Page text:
How I gained Remote Code Execution and what we can learn as software developers

    Article by  Stiig Gade on 07 June 2023

The following post is a fictional security review based on an aggregate of experiences regarding cyber security in software development and from conducting security reviews.

What is Remote Code Execution (RCE)? 

According to OWASP, RCE (or, in their terms, Code Injection) is the process of injecting code, which is then interpreted or executed by an application or system. Personally, I consider this the holy grail of vulnerabilities. If an attacker gains access to an RCE, they can quickly take over the system and gain a foothold/persistence, so they can easily access said system afterwards.

Why am I even hacking? 

Even though we are a software consultancy company, we also conduct security reviews. We truly believe that security is a fundamental cornerstone of software development, and not a feature which is implemented as an afterthought in the last sprint, because we have to”. By doing security reviews, we raise awareness of this fact both internally and externally, which improves the quality of our products, and helps clients reduce their attack surface. 

Gaining access 

I have been tasked with finding vulnerabilities within a system used to generate certificates. I start by powering up Burp Suite and browsing around the test-environment to get a feeling of the website. New users need to be approved by a moderator before gaining access to the system. Well, in production, at least, as it turns out that users get auto-approved in Test. This would be alright if the test environment were behind a VPN, but it’s open to the public. I have now gained access to the test environment; if I can, everyone else can too. This in itself may not seem too worrying, but let’s see where we can go from here.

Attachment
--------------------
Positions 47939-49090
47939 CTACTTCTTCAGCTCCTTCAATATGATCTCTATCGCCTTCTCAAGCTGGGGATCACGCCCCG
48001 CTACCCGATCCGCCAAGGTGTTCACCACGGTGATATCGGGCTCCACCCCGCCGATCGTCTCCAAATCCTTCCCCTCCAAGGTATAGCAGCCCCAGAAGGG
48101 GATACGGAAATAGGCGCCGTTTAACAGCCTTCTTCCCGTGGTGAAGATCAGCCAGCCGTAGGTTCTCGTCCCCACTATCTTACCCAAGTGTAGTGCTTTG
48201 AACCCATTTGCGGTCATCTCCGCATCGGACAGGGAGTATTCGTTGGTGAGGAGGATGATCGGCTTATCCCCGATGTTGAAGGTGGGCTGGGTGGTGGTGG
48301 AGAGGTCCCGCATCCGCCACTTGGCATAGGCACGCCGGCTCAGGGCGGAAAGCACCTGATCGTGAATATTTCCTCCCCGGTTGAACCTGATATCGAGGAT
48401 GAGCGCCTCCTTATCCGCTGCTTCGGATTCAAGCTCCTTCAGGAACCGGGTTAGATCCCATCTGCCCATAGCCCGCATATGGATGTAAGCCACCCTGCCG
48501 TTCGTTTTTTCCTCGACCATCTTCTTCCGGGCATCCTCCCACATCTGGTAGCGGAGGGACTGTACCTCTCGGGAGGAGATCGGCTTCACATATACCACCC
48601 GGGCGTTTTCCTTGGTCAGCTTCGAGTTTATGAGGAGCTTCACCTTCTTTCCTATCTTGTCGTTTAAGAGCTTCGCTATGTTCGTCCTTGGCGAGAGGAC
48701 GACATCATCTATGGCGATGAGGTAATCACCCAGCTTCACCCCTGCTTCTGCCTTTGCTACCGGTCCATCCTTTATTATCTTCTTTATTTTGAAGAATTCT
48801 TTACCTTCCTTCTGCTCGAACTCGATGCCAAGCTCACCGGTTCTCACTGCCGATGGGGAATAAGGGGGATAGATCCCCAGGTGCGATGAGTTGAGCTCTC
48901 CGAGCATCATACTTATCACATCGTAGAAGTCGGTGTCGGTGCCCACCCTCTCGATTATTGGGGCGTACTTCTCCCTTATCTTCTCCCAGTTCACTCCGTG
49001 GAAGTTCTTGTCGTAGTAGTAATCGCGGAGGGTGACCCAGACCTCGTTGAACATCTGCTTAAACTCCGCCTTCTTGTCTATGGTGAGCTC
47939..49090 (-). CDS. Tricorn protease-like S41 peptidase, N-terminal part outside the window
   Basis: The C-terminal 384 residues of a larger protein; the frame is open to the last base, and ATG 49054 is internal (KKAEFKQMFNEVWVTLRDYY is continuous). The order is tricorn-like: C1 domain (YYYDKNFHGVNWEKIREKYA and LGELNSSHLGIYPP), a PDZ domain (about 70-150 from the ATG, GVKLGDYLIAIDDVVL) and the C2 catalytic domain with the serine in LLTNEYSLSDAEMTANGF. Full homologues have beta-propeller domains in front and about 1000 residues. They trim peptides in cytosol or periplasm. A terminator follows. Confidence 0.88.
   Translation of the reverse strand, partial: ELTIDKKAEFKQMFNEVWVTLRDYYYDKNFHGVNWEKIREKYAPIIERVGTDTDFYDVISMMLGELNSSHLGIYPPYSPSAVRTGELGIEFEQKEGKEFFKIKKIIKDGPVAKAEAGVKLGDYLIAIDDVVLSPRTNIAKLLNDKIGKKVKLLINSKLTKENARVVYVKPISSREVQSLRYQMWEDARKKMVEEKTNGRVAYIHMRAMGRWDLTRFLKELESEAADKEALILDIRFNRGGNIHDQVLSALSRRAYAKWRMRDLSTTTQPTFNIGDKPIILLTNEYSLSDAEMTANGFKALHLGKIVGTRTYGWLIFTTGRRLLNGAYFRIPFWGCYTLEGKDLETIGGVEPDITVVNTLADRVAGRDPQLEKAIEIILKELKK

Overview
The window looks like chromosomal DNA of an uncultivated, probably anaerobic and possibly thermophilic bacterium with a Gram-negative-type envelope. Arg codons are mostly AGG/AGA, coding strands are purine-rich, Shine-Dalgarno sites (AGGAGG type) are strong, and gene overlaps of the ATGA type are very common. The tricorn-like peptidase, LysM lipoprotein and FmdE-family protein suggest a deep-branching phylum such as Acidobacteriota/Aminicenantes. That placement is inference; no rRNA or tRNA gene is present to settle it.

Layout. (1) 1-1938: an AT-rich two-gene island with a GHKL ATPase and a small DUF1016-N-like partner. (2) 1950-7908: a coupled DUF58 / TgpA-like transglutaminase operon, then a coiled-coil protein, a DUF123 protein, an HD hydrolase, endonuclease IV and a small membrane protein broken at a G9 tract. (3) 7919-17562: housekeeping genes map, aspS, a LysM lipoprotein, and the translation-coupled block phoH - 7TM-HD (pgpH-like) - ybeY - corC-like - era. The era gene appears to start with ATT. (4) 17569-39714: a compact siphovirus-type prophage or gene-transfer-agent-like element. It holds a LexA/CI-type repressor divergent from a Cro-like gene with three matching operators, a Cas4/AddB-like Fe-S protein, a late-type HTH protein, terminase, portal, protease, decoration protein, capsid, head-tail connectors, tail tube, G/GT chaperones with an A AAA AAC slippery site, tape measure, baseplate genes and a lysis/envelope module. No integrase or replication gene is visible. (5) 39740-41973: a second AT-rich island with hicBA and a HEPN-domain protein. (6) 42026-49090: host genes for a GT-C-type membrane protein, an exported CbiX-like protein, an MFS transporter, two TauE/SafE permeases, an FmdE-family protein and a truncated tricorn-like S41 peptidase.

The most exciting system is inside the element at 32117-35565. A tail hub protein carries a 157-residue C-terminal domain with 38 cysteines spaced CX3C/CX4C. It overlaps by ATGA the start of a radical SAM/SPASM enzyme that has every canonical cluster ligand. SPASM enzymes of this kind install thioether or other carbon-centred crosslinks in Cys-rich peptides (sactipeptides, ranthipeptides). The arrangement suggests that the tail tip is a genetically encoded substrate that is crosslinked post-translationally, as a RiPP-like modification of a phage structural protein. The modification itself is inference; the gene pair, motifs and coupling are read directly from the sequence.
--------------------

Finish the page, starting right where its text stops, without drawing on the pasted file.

Information exposure 

I am a normal user in this system, and the only thing I can do is print certificates from predefined templates. The endpoint is GET /certificate/render/1?name=Stiig, which renders said certificate with my name. Now for every endpoint I find, I poke at it with various variations of requests, such as POST/PUT and with all kinds of input. POST’ing to said endpoint returns 401 (Unauthorized), but because this is Test, I also get a message and stack trace:

Curl command in kali linux to POST a payload which should test for Server Side Template Injection in Razor, but the application denies this request with a stacktrace, because this is Test, disclosing useful information about user not having a Moderator object

Stacktrace which exposes inner workings of the application

From this, it doesn’t take long to extrapolate that the User-entity has a relationship to a Moderator-entity. Still, as I am not a moderator, it seems like I don’t have that entity.